as she did a sort of hula. My mother somehow got the sheet music for this song and it eventually became part of our family lore. As adults, my sisters and I would sing the song and do the hula whenever we got together and could use this "act" to appall or embarrass our children. I believe that my own children feel that it is time to put this routine to rest for good.
The HH*, knowing that I have long been a fan of The Manhattan Transfer, kindly bought (fairly expensive) tickets for us to see them perform last night at The Egg in Albany, NY. The singing got better as the evening went on. But during the first two or three songs, I felt like my children watching another family reunion performance by their mother and aunts as Lovely Luawana Ladies. I was at first appalled, then embarrassed that it was because of me that we were at this show. I do not wish to be unkind or thought of as ageist, but these folks need to either retire or rethink their act. Ladies of a certain age cannot pull off the same shimmies and wiggles that looked good forty years ago. And the men: between them, an odd-looking toupee, Sansabelt slacks overhung by a paunch, and voices that couldn't quite do what they once could.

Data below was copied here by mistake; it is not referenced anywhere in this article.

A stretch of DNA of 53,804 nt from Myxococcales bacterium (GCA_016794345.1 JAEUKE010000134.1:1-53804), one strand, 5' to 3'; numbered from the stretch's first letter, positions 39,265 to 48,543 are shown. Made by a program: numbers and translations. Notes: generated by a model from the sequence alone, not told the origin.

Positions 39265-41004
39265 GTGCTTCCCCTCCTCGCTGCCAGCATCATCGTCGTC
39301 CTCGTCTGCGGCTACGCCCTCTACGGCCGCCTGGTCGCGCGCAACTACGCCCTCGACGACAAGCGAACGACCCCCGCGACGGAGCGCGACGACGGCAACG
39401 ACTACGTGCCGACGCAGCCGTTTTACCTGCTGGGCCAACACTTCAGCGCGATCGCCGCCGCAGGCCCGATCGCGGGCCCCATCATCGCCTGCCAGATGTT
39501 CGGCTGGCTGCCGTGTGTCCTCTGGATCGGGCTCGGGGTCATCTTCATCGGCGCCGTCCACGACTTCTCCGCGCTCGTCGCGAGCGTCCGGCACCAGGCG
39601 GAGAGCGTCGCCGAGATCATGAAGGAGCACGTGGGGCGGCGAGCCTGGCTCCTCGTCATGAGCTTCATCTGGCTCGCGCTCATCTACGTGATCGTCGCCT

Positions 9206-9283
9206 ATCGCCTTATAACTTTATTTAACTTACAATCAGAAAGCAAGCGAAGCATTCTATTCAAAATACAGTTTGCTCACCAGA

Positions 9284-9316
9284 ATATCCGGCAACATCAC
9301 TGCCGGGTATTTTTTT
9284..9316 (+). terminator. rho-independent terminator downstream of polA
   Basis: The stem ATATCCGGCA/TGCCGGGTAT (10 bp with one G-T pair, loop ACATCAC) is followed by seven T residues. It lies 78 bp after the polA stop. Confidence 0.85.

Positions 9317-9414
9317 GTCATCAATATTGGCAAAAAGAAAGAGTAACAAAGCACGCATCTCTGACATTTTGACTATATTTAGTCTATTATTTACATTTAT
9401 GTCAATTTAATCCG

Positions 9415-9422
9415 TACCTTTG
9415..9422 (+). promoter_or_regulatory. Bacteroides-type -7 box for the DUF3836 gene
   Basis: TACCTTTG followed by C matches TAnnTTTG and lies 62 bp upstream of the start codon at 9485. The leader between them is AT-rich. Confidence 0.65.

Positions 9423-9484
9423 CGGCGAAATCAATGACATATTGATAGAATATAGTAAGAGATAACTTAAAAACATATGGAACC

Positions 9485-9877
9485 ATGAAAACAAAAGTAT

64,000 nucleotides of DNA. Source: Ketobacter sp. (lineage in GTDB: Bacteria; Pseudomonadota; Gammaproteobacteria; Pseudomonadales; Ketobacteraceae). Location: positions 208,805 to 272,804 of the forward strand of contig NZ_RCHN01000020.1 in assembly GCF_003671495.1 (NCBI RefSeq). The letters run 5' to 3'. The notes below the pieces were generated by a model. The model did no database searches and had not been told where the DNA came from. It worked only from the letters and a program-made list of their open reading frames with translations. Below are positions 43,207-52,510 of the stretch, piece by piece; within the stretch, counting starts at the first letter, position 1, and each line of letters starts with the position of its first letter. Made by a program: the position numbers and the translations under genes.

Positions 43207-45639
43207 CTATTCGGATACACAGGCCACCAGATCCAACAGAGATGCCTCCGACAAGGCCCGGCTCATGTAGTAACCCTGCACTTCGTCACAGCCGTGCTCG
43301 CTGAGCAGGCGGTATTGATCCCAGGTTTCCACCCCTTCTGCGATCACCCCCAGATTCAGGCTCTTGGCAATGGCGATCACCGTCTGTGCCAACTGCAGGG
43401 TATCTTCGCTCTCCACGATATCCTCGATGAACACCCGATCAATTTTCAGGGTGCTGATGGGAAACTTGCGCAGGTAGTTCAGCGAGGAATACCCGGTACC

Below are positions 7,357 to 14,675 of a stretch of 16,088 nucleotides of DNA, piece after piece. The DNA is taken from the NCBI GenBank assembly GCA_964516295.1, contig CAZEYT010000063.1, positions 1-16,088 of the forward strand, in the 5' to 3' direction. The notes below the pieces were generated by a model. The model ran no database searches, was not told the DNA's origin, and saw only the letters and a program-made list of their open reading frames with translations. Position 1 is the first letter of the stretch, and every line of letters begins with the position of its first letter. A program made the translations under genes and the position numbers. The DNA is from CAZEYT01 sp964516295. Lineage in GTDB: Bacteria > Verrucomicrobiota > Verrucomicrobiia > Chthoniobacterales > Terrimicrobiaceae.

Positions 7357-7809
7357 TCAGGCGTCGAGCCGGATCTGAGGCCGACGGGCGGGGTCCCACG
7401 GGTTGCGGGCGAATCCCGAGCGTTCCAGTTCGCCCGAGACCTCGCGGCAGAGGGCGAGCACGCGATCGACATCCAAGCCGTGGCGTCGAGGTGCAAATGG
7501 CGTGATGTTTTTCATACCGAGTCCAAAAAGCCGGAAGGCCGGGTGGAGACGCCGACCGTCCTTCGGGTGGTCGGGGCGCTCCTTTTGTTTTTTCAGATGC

Is it a crime to be older and broader than you once were? Lord, I hope not, because I can certainly be described that way. But at least the act and the clothes need to reflect what is now and not what once was.
Last night's show was far from a sell-out and I fear that if The Manhattan Transfer come around this way again, the audience will likely be even thinner. You hate to be discouraging to folks who are trying to keep on keepin' on, but I think it's time for them to rest on their laurels and go spend some quality time with the grandchildren.
*HH = Handsome Husband